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The assembly consists of a cantilevered beam CB and a

Mechanics of Materials | 10th Edition | ISBN: 9780134319650 | Authors: Russell C. Hibbeler ISBN: 9780134319650 134

Solution for problem 12-96 Chapter 12

Mechanics of Materials | 10th Edition

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Mechanics of Materials | 10th Edition | ISBN: 9780134319650 | Authors: Russell C. Hibbeler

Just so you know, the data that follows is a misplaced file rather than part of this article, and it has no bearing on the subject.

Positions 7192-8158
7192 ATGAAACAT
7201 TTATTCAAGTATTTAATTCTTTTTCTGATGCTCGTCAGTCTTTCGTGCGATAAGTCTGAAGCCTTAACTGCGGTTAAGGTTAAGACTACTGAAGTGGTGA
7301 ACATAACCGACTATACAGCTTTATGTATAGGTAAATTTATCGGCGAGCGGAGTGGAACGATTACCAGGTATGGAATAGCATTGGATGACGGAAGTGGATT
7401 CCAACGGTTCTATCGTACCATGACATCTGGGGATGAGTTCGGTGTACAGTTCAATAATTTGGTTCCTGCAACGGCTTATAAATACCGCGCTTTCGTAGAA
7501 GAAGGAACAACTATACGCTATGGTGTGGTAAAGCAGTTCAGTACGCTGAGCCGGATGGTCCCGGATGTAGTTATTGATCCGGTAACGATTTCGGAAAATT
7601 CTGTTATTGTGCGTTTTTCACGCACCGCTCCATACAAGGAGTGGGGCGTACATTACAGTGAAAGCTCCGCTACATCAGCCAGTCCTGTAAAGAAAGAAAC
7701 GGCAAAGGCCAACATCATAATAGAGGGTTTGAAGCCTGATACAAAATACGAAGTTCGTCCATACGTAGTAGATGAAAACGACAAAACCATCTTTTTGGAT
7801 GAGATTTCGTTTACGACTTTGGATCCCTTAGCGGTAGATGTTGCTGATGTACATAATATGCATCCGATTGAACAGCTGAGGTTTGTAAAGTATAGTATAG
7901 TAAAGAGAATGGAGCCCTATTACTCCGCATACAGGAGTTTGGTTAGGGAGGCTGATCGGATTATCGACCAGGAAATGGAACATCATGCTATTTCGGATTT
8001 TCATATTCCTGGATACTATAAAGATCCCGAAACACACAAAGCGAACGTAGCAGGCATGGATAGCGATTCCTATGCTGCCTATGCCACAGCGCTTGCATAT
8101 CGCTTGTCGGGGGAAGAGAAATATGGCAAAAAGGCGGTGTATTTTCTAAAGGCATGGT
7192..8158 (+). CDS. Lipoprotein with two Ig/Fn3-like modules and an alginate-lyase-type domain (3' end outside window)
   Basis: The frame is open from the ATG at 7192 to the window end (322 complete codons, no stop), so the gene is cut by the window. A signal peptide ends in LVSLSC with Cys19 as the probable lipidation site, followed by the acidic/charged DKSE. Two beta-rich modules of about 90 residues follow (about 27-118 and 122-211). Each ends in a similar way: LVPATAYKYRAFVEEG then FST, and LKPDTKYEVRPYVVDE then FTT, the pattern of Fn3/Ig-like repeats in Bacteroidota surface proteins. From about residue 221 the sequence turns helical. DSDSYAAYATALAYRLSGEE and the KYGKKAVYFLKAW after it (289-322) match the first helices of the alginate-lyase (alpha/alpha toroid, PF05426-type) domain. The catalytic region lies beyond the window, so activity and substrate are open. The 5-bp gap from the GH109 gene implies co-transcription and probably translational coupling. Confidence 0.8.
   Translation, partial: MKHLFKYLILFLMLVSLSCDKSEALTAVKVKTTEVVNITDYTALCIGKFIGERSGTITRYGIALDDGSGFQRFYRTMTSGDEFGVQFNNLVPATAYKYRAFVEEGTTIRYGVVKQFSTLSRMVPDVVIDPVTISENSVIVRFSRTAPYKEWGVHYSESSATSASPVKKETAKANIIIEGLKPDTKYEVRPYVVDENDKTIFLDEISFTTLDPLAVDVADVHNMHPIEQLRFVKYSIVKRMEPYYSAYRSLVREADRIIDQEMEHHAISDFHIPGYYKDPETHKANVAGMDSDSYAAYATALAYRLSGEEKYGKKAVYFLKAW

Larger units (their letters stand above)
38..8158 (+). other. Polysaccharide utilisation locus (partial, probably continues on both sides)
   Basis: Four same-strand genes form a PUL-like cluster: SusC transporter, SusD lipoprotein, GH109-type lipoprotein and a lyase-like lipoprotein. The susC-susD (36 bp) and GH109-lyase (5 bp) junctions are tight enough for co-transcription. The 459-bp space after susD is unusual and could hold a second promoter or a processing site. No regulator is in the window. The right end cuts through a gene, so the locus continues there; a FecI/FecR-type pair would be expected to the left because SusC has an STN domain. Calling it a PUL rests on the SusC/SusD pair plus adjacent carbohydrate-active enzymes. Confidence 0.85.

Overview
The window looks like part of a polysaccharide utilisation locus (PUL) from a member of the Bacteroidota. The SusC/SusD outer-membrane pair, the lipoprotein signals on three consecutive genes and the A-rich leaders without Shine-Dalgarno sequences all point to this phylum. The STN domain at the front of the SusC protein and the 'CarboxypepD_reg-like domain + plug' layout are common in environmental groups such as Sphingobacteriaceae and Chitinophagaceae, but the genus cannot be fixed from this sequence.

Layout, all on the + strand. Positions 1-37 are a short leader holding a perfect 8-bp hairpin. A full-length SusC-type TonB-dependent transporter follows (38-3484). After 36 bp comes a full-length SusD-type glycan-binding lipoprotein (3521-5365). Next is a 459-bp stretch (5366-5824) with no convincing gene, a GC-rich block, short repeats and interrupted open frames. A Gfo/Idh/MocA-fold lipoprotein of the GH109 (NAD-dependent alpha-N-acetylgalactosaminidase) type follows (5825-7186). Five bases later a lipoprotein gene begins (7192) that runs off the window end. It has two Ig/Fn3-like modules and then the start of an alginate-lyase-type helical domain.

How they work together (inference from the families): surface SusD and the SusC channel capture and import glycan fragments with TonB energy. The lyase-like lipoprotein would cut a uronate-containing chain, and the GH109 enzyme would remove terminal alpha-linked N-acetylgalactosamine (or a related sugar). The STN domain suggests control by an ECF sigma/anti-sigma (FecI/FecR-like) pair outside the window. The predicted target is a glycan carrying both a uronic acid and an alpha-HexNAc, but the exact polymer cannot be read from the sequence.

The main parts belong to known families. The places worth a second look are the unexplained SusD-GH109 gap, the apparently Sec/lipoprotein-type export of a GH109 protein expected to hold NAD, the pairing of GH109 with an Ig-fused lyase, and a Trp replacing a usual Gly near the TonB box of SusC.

Mechanics of Materials | 10th Edition

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Problem 12-96

The assembly consists of a cantilevered beam CB and a simply supported beam AB. If each beam is made of A-36 steel and has a moment of inertia about its principal axis of Ix = 118 in4, determine the displacement at the center D of beam BA.